I kept waiting for a smack that never really happened. Yes, there were a couple of nasty letters when my local newspapers wrote huge stories on me and the book (one was several full pages-- and laudatory). In particular, one woman wrote my ex husband to assure him that she thought I was a slut, and he was well rid of me. My ex husband and I are, however, very friendly, and clearly upset, he defended me- and sent me a copy of her letter and his protective response.  Other than that person- no one I knew, not even distant acquaintances, gave me a hard time. In fact, wonderful things happened-- including getting on the list of "positive books for grown-ups" for AARP and several other wonderful honors... not the least of which was to become the "Love, Sex and Relationship Ambassador for AARP".
So, what's the moral of this story?  Were my friends wrong to warn me not to publish? No, they had every reason to worry. We are a puritanical nation- and even people who are liberal about sex may not want to get a behind the scenes look at the sexual and emotional life of someone they have heretofore regarded as a dispassionate expert. I do understand that response. But I was convinced then- and even more so now, that sometimes a personal account is as much of a convincing and moving method of inspiring people as the most carefully researched text.  At the very least- it is another aspect of my mission to encourage people to have a rich, emotional and sexual life every decade of their existence. I am certainly not sorry I wrote the book, and I recognize that I may have had a peculiarly positive experience in the aftermath of the books publication. One exception- that happily blew over- was my new partner's reaction to reading a few pages of the book. He is a very private person, and he didn't want to know about my previous love life. I totally understood, and he was fine after we had some heart to heart talks about the past and it's disconnection from our future. We are still together four and a half years later. So, all in all, it has had a pretty great series of outcomes given the negative reaction that could have resulted.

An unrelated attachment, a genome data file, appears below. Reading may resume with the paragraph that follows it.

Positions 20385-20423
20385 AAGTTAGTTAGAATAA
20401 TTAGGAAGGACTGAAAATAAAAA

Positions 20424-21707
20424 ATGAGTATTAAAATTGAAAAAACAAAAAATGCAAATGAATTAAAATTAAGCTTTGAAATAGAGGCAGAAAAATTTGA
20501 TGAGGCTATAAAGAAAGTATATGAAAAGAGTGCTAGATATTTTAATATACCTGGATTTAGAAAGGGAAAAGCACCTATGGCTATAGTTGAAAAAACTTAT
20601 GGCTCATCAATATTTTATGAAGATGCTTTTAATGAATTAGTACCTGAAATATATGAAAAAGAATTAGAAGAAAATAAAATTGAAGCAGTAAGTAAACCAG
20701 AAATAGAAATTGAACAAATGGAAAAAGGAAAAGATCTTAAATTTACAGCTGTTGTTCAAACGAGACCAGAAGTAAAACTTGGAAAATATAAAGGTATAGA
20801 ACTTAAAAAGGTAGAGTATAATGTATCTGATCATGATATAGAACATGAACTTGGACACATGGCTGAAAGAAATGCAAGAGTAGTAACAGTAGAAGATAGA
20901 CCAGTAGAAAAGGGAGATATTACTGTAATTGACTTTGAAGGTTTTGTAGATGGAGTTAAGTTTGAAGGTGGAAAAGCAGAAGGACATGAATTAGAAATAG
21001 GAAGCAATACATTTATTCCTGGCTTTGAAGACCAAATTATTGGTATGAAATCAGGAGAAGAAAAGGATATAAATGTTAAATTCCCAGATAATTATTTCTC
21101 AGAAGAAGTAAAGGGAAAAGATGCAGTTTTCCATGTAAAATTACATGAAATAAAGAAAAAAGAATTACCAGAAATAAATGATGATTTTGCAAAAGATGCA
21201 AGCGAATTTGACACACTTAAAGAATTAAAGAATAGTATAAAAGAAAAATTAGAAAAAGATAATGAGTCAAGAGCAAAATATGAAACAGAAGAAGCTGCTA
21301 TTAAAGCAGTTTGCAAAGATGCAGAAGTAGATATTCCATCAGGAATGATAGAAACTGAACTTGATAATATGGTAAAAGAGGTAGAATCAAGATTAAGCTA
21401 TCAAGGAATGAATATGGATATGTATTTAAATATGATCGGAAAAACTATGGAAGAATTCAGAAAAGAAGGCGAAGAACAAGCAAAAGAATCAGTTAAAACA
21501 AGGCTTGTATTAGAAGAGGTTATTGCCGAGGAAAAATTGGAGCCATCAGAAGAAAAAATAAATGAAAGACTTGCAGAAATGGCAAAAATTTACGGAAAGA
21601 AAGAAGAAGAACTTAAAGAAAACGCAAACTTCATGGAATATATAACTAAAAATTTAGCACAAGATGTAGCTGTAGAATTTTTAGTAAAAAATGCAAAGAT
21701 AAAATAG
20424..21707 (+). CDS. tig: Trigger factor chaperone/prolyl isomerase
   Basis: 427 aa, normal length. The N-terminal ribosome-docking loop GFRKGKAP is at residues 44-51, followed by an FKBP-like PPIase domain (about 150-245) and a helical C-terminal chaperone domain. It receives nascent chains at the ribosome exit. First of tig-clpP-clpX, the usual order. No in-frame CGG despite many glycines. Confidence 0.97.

And maybe, it is this acceptance and minimal backlash that is an unanticipated positive lesson from my book Perhaps a welcoming reception to experiences of older men and women is going to be even more common in the future. The Baby Boom, that mass population that dwarfs the generations before and behind them, is intent on redefining aging and that means redefining sexuality among midlife and late-life men and women. We refuse to think of sex in these years as either ridiculous or exceptional. It seems that our culture may be ready to hear this message and support life long passion and romance at any age. I sincerely hope so.